Peter Hudson and David Halls won an enthusiastic following for cooking shows which showcased their flamboyant, unscripted style. Their story was later the subject of documentary Hudson and Halls - A Love Story.
Australian-born Hudson was the bespectacled, dark haired member of the couple. He first met David Halls while holidaying in New Zealand from Melbourne. Later they moved in together, and opened a shoe shop, then an ice cream parlour in Queen Street's Grand Arcade.
In 1975 the couple debuted with a 10 minute cooking segment on the daytime programme Speakeasy. After setting the stove on fire during one Speakeasy appearance, they continued to adlib through the smoke.
Within two years Hudson and Halls had secured their own prime time show, combining cookery, sly banter, and the occasional interview. By 1981 the show often featured in the week's five most highly rated programmes, and the public voted them Feltex Entertainers of the Year.
Meats, sauces, chocolate logs — the food was often rich, more "men's food than lighter food", according to sometime guest Alison Holst. But at least (as director Graeme Hodgson put it) they had introduced "your average housewife to something a damn sight more interesting than spaghetti on toast or the predictable Kiwi fare".
The show's high energy and sometimes anarchic cookery scenes reflected the cutting banter friends had witnessed between the couple off-screen. It also required knife-edge timing. Hudson admitted that they were much more at home in the cooking segments than the interviews, which at times resembled a three way tennis game dominated by one pair.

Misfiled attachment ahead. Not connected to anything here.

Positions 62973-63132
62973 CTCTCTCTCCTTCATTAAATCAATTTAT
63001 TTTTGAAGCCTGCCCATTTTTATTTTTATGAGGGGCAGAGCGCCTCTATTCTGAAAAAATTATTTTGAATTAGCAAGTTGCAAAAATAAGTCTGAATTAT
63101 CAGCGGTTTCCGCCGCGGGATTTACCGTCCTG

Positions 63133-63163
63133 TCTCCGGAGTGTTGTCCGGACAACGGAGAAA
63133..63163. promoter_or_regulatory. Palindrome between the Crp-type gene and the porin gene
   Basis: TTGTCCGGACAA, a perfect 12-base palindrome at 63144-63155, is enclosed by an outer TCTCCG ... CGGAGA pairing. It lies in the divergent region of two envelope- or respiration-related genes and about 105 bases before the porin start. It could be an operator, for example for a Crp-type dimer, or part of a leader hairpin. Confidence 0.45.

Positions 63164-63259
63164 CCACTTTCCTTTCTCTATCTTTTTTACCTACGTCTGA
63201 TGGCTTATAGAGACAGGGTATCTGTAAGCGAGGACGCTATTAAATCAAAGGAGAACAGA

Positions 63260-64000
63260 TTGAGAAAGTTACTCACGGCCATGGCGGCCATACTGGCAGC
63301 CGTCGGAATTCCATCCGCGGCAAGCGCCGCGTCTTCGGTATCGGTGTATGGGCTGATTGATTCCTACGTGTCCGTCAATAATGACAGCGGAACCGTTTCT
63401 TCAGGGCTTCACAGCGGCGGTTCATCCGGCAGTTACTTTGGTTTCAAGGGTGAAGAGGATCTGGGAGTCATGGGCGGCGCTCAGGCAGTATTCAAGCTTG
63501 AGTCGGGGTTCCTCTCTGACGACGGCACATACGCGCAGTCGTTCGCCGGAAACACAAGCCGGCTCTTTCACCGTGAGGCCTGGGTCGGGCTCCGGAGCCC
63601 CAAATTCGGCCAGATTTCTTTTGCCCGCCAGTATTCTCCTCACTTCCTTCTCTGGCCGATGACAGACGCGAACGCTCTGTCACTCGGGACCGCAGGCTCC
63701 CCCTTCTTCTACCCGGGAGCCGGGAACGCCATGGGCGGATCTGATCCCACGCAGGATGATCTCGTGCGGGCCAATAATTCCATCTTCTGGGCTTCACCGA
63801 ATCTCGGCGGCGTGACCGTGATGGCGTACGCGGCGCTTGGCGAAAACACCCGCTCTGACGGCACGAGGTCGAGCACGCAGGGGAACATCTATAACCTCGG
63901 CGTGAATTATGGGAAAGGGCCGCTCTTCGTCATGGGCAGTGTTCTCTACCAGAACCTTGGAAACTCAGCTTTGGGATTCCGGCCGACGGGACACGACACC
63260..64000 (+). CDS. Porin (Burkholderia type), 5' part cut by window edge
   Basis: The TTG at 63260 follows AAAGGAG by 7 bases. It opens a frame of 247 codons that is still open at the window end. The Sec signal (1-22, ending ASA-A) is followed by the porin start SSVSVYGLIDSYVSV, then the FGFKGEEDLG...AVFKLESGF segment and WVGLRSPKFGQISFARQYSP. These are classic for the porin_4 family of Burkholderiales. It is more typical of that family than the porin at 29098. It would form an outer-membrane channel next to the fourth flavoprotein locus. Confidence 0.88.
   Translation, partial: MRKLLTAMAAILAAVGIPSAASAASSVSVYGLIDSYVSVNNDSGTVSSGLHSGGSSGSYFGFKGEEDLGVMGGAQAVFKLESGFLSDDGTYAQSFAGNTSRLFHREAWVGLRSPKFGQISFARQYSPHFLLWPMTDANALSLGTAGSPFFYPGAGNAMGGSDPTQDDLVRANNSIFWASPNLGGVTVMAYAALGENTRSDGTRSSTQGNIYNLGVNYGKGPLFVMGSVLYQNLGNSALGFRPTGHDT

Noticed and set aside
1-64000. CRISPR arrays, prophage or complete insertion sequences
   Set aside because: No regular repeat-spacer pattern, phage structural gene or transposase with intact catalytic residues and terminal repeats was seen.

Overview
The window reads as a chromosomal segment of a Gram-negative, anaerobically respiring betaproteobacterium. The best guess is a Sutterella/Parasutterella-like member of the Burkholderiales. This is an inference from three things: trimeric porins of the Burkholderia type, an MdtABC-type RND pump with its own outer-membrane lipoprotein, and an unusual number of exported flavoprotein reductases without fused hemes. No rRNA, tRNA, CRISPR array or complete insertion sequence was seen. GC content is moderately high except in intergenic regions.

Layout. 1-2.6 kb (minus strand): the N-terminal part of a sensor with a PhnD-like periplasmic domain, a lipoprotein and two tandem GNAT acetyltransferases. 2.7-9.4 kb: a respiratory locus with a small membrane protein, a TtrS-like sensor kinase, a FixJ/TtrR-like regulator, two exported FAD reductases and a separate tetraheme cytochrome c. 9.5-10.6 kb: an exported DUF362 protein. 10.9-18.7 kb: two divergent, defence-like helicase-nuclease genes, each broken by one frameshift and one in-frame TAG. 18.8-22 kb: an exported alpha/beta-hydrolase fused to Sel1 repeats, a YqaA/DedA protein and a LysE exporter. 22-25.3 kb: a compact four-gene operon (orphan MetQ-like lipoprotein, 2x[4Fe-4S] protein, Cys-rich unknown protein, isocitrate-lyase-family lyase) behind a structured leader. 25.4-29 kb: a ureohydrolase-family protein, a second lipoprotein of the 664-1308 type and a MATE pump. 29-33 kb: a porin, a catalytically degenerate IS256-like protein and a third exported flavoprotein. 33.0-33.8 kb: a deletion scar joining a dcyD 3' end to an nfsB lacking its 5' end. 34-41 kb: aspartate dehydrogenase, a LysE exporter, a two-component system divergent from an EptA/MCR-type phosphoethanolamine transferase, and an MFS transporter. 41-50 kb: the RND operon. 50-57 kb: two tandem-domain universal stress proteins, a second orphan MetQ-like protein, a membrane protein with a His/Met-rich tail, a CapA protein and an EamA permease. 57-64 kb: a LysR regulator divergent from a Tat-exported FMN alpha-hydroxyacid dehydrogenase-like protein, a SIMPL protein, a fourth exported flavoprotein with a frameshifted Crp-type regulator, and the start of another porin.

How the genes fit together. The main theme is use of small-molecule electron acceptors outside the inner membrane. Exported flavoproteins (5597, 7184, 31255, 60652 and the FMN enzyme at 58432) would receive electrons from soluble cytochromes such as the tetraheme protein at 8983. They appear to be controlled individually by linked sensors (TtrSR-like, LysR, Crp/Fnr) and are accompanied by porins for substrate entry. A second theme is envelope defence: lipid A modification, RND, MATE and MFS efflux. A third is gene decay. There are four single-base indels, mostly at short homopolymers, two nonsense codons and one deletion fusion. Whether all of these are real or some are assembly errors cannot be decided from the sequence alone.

Hudson and Halls' television career coincided with an increasing awareness of gay issues in the New Zealand media. Though the pair rarely mentioned their relationship directly in public, it can be argued that they were popular and high profile homosexuals at a time when homosexuality was still punishable by law.
South Pacific Television's public relations department, fearing a public backlash, used an old Noel Coward line in their publicity: "I'm not sure if they are gay, but they certainly are merry".
In the late 1980s, after local television executives showed little interest in commissioning more series, Hudson and Halls won a contract to work for the BBC. Despite initially negative reviews the show won respectable audiences, and sold to many countries in Europe.
Sadly for Peter Hudson, problems with both immigration legalities and personal health coincided with the move to London. He died of cancer in 1992. Halls committed suicide 14 months later.
Two decades later the beloved duo would return to the limelight. They were the subject of hit play Hudson & Halls Live! — which recreates the filming of one of their cooking shows — and Joanne Drayton book Hudson & Halls: The Food of Love.
Profile updated on 22 November 2018
Robert Boyd-Bell, New Zealand Television - The First 25 Years (Auckland: Reed Methuen Publishers,1985)
Phil Gifford, 'Essential ingredients' - The Listener, 24 September 1983
Philip Matthews, 'Camp cooking' - The Listener, 5 May 2001
'Hudson and Halls - A Love Story' (Television Documentary) Director Juliet Monaghan (Greenstone Pictures 2001)